Catalytic upcycling of PVC waste-derived phthalate esters into safe, hydrogenated plasticizers†
Recycling of end-of-life polyvinyl chloride (PVC) calls for solutions to deal with the vast amounts of harmful phthalate plasticizers that have historically been incorporated in PVC. Here, we report on the upcycling of such waste-extracted phthalate esters into analogues of the much safer diisononyl 1,2-cyclohexanedicarboxylate plasticizer (DINCH), via a catalytic one-pot (trans)esterification–hydrogenation process. For most of the virgin phthalates, Ru/Al2O3 is a highly effective hydrogenation catalyst, yielding >99% ring-hydrogenated products under mild reaction conditions (0.1 mol% Ru, 80 °C, 50 bar H2). However, applying this reaction to PVC-extracted phthalates proved problematic, (1) as benzyl phthalates are hydrogenolyzed to benzoic acids that inhibit the Ru-catalyst, and (2) because impurities in the plasticizer extract (PVC, sulfur) further retard the hydrogenation. These complications were solved by coupling the hydrogenation to an in situ (trans)esterification with a higher alcohol, and by pretreating the extract with an activated carbon adsorbent. In this way, a real phthalate extract obtained from post-consumer PVC waste was eventually completely (>99%) hydrogenated to phthalate-free, cycloaliphatic plasticizers.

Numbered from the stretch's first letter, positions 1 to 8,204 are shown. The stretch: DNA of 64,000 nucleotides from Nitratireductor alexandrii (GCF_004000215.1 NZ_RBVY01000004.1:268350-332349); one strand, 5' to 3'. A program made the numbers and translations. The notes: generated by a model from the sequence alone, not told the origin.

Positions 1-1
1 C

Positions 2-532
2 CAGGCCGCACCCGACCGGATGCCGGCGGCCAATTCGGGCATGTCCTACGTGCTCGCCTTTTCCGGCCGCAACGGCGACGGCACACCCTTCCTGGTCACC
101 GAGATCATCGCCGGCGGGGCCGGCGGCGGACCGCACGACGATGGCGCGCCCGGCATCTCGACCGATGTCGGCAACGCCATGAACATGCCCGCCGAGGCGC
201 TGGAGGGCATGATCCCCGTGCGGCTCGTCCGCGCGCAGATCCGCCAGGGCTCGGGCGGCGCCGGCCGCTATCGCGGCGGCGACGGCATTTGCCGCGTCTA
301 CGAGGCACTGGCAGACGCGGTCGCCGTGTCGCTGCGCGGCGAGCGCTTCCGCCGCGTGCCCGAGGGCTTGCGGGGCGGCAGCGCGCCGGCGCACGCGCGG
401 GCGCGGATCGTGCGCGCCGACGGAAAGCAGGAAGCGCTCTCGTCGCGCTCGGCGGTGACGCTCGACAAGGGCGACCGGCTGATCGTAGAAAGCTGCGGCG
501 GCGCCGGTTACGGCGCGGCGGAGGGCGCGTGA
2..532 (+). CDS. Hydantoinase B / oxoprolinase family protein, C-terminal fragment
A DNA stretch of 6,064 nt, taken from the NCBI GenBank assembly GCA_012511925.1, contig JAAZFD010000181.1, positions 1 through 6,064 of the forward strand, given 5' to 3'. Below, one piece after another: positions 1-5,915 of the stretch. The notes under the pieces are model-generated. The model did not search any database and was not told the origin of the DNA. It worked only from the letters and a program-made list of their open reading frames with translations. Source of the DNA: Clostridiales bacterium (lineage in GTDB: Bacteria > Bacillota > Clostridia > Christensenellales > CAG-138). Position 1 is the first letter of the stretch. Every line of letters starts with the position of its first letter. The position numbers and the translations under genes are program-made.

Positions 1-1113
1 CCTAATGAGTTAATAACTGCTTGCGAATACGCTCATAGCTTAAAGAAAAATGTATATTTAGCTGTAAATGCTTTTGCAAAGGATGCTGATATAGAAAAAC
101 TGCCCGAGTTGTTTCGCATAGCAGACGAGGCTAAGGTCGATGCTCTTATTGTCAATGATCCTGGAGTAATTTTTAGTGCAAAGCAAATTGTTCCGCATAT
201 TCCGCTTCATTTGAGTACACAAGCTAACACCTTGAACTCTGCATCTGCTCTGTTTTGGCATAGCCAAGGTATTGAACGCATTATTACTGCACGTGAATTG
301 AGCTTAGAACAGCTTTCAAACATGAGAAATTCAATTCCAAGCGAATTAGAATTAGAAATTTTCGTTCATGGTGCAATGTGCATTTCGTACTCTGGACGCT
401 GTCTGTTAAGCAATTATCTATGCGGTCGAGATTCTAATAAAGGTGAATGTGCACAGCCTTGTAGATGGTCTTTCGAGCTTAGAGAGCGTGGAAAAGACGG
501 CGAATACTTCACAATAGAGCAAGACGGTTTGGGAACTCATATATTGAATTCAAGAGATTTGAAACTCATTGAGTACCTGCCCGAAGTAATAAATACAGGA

- This article is part of the themed collection: 2021 Green Chemistry Hot Articles